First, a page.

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Energy consumption in transport in Great Britain: Macro level estimates

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  • Banister, David
  • Banister, Chris

Abstract

Transport has continued to increase its consumption of nonrenewable energy resources and to emit substantial levels of pollutants despite various attempts to limit that growth. This paper takes the two main sources of national travel data from Great Britain and subjects it to a comprehensive transport and energy-based analysis to establish the links between travel patterns, vehicle occupancy, modes used, and settlement type. The empirical evidence is presented together with interpretations on key factors in the linkages between transport and settlement patterns. Energy efficiency in transport could be increased substantially through higher vehicle occupancy levels, but as trips have become more frequent, dispersed, and longer, this option may be limited. This conclusion needs to be further researched together with the changes in demographic, work, and settlement patterns all of which are likely to compound the trends toward a continuation of the growth patterns in energy consumption in transport.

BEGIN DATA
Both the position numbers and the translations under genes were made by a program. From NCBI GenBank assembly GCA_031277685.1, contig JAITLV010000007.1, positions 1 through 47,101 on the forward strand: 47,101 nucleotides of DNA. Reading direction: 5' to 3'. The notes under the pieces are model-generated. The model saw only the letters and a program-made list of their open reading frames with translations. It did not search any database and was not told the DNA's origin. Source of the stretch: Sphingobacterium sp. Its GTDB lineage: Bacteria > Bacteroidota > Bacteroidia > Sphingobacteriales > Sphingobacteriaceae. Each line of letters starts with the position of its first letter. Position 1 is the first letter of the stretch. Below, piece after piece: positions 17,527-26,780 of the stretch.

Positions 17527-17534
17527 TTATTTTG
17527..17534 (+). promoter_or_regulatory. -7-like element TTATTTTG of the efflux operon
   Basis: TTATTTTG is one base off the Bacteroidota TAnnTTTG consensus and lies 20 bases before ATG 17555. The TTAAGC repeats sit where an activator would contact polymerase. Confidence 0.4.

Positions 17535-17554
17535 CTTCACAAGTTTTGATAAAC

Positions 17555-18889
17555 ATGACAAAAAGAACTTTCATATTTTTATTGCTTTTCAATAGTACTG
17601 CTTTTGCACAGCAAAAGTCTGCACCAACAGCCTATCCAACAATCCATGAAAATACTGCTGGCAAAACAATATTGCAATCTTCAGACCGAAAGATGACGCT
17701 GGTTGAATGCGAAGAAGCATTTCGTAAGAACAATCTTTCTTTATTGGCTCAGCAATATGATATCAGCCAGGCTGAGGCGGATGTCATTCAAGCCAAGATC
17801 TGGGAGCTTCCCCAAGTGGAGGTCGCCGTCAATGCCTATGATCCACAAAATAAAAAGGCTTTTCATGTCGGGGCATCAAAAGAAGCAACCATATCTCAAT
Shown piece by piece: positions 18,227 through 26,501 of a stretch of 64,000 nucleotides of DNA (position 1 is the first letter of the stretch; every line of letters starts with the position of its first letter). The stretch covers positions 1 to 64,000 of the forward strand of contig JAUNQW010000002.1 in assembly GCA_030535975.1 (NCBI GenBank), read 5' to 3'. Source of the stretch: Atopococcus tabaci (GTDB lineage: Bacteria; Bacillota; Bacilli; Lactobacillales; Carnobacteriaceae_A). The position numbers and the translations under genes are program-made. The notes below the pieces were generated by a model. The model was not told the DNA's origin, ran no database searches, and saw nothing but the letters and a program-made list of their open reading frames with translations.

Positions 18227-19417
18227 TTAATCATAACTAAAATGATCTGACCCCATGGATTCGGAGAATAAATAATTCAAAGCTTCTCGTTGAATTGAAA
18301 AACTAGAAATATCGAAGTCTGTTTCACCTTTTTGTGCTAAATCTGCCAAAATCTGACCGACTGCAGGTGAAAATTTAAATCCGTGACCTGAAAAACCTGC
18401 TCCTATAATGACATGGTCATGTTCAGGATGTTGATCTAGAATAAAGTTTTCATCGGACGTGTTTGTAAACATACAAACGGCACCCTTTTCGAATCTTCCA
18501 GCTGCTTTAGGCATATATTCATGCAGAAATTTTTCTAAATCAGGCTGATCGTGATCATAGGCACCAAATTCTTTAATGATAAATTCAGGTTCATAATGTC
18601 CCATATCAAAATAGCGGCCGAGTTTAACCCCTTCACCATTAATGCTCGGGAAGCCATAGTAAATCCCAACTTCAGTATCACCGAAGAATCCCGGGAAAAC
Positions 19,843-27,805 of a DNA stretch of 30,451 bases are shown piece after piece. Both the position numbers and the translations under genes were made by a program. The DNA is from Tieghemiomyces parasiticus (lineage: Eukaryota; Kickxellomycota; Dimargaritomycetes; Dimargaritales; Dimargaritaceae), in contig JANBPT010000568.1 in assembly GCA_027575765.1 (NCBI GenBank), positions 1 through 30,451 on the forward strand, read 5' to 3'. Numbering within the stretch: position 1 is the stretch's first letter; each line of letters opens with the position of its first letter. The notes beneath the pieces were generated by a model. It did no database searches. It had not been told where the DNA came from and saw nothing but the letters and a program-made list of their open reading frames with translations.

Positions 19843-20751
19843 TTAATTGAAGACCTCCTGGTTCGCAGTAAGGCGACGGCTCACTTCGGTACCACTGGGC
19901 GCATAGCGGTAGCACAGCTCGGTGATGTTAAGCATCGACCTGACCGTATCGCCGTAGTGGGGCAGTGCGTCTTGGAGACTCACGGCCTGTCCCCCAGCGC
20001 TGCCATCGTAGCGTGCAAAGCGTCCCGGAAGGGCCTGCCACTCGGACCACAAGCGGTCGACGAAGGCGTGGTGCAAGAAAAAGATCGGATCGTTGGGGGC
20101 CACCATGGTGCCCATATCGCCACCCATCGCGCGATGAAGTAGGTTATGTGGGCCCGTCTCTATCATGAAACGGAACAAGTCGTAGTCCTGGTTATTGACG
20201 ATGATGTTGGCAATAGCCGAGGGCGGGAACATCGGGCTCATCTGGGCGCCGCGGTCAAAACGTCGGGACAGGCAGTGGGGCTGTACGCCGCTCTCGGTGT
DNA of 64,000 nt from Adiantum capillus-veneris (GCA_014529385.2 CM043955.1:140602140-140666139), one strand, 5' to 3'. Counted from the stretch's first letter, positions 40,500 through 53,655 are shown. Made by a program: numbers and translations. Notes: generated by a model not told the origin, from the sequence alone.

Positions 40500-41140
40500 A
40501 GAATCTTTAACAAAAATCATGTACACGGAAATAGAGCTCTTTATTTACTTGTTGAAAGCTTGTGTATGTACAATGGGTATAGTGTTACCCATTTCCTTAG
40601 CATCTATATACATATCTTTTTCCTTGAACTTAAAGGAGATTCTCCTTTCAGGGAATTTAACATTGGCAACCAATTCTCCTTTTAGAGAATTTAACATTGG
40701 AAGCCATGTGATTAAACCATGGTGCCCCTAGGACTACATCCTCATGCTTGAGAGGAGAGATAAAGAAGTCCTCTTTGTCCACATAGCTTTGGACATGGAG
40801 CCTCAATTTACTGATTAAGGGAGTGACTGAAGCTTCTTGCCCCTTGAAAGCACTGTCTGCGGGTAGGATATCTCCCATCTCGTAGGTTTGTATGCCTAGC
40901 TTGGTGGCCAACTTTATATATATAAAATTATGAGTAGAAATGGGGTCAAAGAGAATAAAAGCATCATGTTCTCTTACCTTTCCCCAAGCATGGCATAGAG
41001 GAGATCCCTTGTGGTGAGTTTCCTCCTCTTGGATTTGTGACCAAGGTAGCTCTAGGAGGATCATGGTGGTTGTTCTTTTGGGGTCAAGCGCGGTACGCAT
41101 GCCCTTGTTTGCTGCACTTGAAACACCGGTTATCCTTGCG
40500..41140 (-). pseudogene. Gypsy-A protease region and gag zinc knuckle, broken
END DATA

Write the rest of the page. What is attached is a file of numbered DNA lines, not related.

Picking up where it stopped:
Suggested Citation

  • Banister, David & Banister, Chris, 1995. "Energy consumption in transport in Great Britain: Macro level estimates," Transportation Research Part A: Policy and Practice, Elsevier, vol. 29(1), pages 21-32, January.
  • Handle: RePEc:eee:transa:v:29:y:1995:i:1:p:21-32
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    References listed on IDEAS

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    1. P A Rickaby, 1987. "Six settlement patterns compared," Environment and Planning B: Planning and Design, Pion Ltd, London, vol. 14(2), pages 193-223, March.
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    Cited by:

    1. Brand, Christian & Boardman, Brenda, 2008. "Taming of the few--The unequal distribution of greenhouse gas emissions from personal travel in the UK," Energy Policy, Elsevier, vol. 36(1), pages 224-238, January.
    2. Boussauw, Kobe & Witlox, Frank, 2009. "Introducing a commute-energy performance index for Flanders," Transportation Research Part A: Policy and Practice, Elsevier, vol. 43(5), pages 580-591, June.

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